30. 30. 30 8.2 TYPES OF MUJTAHID A. Mujtahid Mutlaq (Absolute Mujtahid) Founders of various schools of Islamic Fiqh such as Abu Hanifah, Shafii, Ahmad bin Hanbal, Malik, Jafar and others are considered Mujtahid Mutlaq. These Mujtahideen set up their own Usul al Fiqh to extract the Ahkam (rules) and are not restricted by others. B. Mujtahid within a Madhab These Mujtahideen follow the Usul al Fiqh set up by the Mujtahid Mutlaq to extract the ahkam (rules); eg Imam Abu Yusuf adhered to Imam Abu Hanifah’s methodology. These Mujtahideen, within a Madhab, generally followed the guidelines of their respective schools to extract rulings. Nevertheless, they did not consider themselves bound to follow their Imams in the implementation of particular issues. This is borne out by the fact that they have held opinions that were opposed to those of their leading Imams. As a matter of fact, some Mujtahideen such as Imam Abu Yusuf reached to the level of Mujtahid Mutlaq, but didn’t form his own Madhab out of respect for Imam Abu Hanifah. C. Mujtahid in particular issues only This Mujtahid would be able to handle one single issue while he may be unable to handle another. In other words, the Mujtahid would be able to study the opinion of other jurists and trace their Adilla (evidences) but may be unable to establish new opinions for new issues. 8.3 REASONS FOR DIFFERENCES OF OPINION AMONG THE MUJTAHIDEEN The word Madhab means “school of Fiqh”. The following are some of the reasons for the existence of Madhahib (schools of Fiqh). 8.3.1 DIFFERENCES IN THE LEGISLATIVE SOURCES Criteria in evaluating the Sunnah One Mujtahid may consider a certain Hadith authentic while others may not. This is due to their differences in the criteria for judging the authenticity of the Hadith. Example: Ahadith regarding paying Zakah on women’s jewelry states that a woman came to the Prophet (SAW) with her daughter and was wearing two bracelets on her hand. The Prophet (SAW) asked her whether she paid Zakah on the jewelry. She replied no. The Prophet (SAW) told her, that would you like it if Allah (SWT) puts bracelets of fire in your hand. This Hadith was reported by Amr bin Shuaib. Some scholars consider this to be an authentic Hadith, while others consider it a weak Hadith due to the weakness in the Isnad. The individuals who said that there is no Zakah on jewelry are Aisha, Imam Jabir, Ibn Umar, Imam Malik, Imam Ahmad and Imam Shafii. Furthermore, one Mujtahid may know of a Hadith while another may not. It is due to this reason that the Mujtahideen used to say to their students, if you find a Hadith after you leave me, and it contradicts what I have told you, throw away my understanding and follow the Hadith. Example: It is not permitted for a woman while she is menstruating to perform Tawaaf (circling around the Ka’aba). Based on this, Umar (RA) used to forbid women from completing the Hajj even if the menstruating started after leaving Arafat, which is the most important part of the Hajj. When he (RA) was informed that the Prophet (SAW) used to allow women to continue performing Hajj under similar situations, Umar (RA) subsequently lifted the ban, and allowed the woman to complete her Hajj. A. Differences in the Sahabah’s (RA) opinions as individuals Some scholars accepted the opinion of one Sahabi as a legislative source, while others treated the Sahabah (RA) as Mujtahids whose individual opinions were not legally binding. B. Differences in the practice of Qiyas Some scholars practiced Qiyas (see section 6.4) while others practiced Istihsan (see section 7.1). C. Differences in Ijma (Consensus of the Companions) Some scholars used Ijma as-Sahabah, while others used Ijma Ahlil Madinah (People of Medinah), Ijma Al-Mujtahideen, and various other types of Ijma.
  31. 31. 31 D. Differences in other legislative sources Some Scholars used Maslaha Mursalah while others did not. This contributed to more differences among the scholars. 8.3.2 DIFFERENCES IN INTERPRETING THE TEXT ITSELF A. Literalists Some scholars took the literal understanding of the text, meaning that they took the text at its surface value, refusing to take deeper understandings. Some of these scholars were called Zahiris, or those who took only the apparent meanings of the texts. B. Those who saw hidden meanings in the text In addition to the apparent meaning, some Scholars took deeper and implicit meanings in the texts. 8.3.3 DIFFERENCES IN METHODOLOGY OF USUL-FIQH There were differences in interpreting the forms and types of commands. For example, in the Hadith regarding the beard, there is a difference of opinion among the Scholars regarding whether the Hadith indicates Fard, Mandub or Mubah commands. 8.3.4 DIFFERENCES IN UNDERSTANDING THE ARABIC LANGUAGE This may be due to a different understanding of the Arabic text where it offers more than one meaning. As an example, Allah (SWT) says in the Qur’an, in translation: “The divorced woman should wait for a period of three Quru’” (TMQ Al-Baqarah: 228) Quru’ linguistically could mean the beginning of the menstruation period, and it could also mean the beginning of the purity period. The difference between these three Qurus from the beginning of menstruation and three Qurus from the beginning of the purity period is about 7 to 15 days. Some scholars say Quru’ means the purity period because of a Hadith in which the Prophet (SAW) instructed a woman to wait for the purity period. Other Scholars say that this Hadith is not authentic considered the Qur’an to mean the beginning of menstruation. Besides all of this, one has to remember that the level of understanding of the text and the depth of thinking varies from one individual to another. These differences are a natural aspect of Allah’s creation and a mercy from Him (SWT). It is for these reasons that we have different scholars forming different Schools of Fiqh. Some of these scholars had students who wrote their understanding of the text and these writings were considered as their Madhahib. These include Abu Hanifah, Malik, Shafii, Ibn Hanbal, Jafar, and Zaid. Other scholars did not have the opportunity of having students write their understanding of the text, and these include Laith, Al Awzaii, and others. These examples illustrate that there have always been differences of opinion. The Sahabah (RA), Tabeyin and Tabe Tabeyin bear witness to this fact. The Mujtahidun Mutlaq differed in their methodology, which led to the birth of different schools of Fiqh. Although the Mujtahideen were most convinced by the Ijtihad they performed, they nevertheless recognised the possibility that they could be wrong. Accordingly, the Mujtahideen have stated that whatever is correct in their work is from Allah (SWT) and the errors are from themselves. However, just because a Mujtahid is wrong, it does not mean that he should be barred from exercising Ijtihad. On the contrary, the Messenger of Allah (SAW) said, “Whosoever does Ijtihad and errs therein shall have one reward. And whosoever performs Ijtihad and is correct shall have a double reward.” (Bukhari & Muslim) There is also a severe punishment for those who do Ijtihad without being qualified to do so, even if they are right. Allah (SWT) says: “.... pursue not that about which you have no knowledge; for surely the hearing, the sight, the heart, all of those will be called to account (on the Day of Judgment)” (TMQ al-Isra: 36) One should not consider another opinion as being unIslamic simply because it is different from the opinion that he has adopted. Instead, respect must be given to other opinion on the one condition that they are based on Islamic evidences. There is no need to respect opinions which are not based upon a Daleel because there is no place in Islam for these opinions. Therefore, it is necessary for every scholar to produce his Daleel in support of an opinion. This is to instill confidence in Muslims that his opinion is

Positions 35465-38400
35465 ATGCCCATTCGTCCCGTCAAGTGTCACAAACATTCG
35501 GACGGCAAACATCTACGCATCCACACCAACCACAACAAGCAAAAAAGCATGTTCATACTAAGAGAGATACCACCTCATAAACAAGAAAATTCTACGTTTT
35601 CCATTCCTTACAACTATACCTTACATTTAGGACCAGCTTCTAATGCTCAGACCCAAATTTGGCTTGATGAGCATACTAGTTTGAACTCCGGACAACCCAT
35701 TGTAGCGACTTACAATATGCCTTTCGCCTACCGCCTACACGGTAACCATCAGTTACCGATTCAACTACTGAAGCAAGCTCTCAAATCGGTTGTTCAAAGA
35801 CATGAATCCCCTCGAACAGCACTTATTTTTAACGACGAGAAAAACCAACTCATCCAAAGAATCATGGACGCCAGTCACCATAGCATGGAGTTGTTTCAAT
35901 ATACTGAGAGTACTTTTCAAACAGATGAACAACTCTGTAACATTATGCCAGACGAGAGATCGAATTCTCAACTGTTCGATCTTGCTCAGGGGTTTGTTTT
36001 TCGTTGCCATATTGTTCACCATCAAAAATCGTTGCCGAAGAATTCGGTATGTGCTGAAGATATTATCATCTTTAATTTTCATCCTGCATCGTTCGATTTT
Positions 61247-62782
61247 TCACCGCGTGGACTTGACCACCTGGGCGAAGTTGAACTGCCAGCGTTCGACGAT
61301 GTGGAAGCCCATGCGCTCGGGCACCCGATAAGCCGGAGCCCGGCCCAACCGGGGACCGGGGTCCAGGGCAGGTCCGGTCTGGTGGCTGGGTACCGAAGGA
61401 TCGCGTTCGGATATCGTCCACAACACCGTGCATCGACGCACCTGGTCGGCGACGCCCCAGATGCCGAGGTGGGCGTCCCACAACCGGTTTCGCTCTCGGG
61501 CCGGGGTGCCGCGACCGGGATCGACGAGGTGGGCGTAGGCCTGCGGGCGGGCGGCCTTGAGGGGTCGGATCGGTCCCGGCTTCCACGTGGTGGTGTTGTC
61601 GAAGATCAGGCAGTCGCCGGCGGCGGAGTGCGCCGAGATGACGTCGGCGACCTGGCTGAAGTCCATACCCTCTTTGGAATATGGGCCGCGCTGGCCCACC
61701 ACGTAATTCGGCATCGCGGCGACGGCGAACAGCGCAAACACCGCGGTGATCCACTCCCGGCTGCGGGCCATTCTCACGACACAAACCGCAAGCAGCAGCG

32. 32. 32 Islamic. Opinions given without evidence are baseless and should be rejected. This view towards other Islamic opinions will ensure the correct Islamic attitude. However, this measure alone will not provide the total answer to the problems we face today, especially to the problems of unifying Muslims on certain key issues. There will be many different opinions as to what the Hukm Sharii is. In many instances this will not be a problem. However, one can imagine where it is necessary for the Ummah to be united under one opinion; eg sighting the moon, electing the Khaleefah, etc. Ijma as Sahabah has established that the Khaleefah has the authority to adopt certain rules and to enact them. The Sharii principle states: “The Imam’s decree settles the disagreement”, and “The Imam’s decree is executed openly and privately.” All Muslims including the Mujtahideen, have to follow the opinion adopted by the Khaleefah, but they can maintain their opinion and teach it, while their obedience should be to the opinion that the Khaleefah adopts. An example of this is the adoption of an opinion in the distribution of funds by Abu Bakr (RA) and Umar (RA). When Abu Bakr (RA) was the Khaleefah, he paid equal grants to all of the Sahabah (RA). He (RA) did not distinguish between the early Muslims and the new Muslims. When the Islamic State started receiving larger funds through the liberation of various lands, Abu Bakr (RA) continues to distribute the wealth equally. Umar (RA) and some of the Sahabah (RA) insisted that the earliest Muslims should be given preference over the later converts. Abu Bakr (RA) told him that he was aware of the differences that Umar (RA) had mentioned; however, his opinion was that distributing the funds equally was better in the sight of Allah (SWT) than the principle of preference. When Umar (RA) became Khaleefah, he replaced Abu Bakr’s (RA) adoption of equality with his principle of preference. Umar (RA) did not like to pay the same amount to those who fought against the Prophet (SAW) and those who fought with him. Accordingly, he gave a larger amount to the early Sahabah (RA) who fought in Badr and Uhud and the relatives of the Prophet (SAW). Thus, when Abu Bakr (RA) was the Khaleefah, Umar (RA) left his understanding and enacted the decree of Abu Bakr (RA), as did the judges, governors, and all Muslims. However, when Umar (RA) became the Khaleefah, he obliged the enactment of his opinion and it was implemented by the others. Different opinions should not be viewed as a weakness or a source of disunity. As we have seen, Muslims have had varying opinions in many issues since the time of the Messenger of Allah (SAW), as is mentioned in the Hadith of Banu Quraydhah. As long as the opinion is based on an Islamic evidence, and this opinion does not contradict an assured law, it should be respected as an Islamic opinion. Finally, the way to achieve Islamic unity is not by suppressing different opinions and calling for the abandonment of Madhahib. Rather, it is achieved by Muslims living under the ideological leadership of Islam where the Khilafah makes the decision of which opinion to adopt in key issues.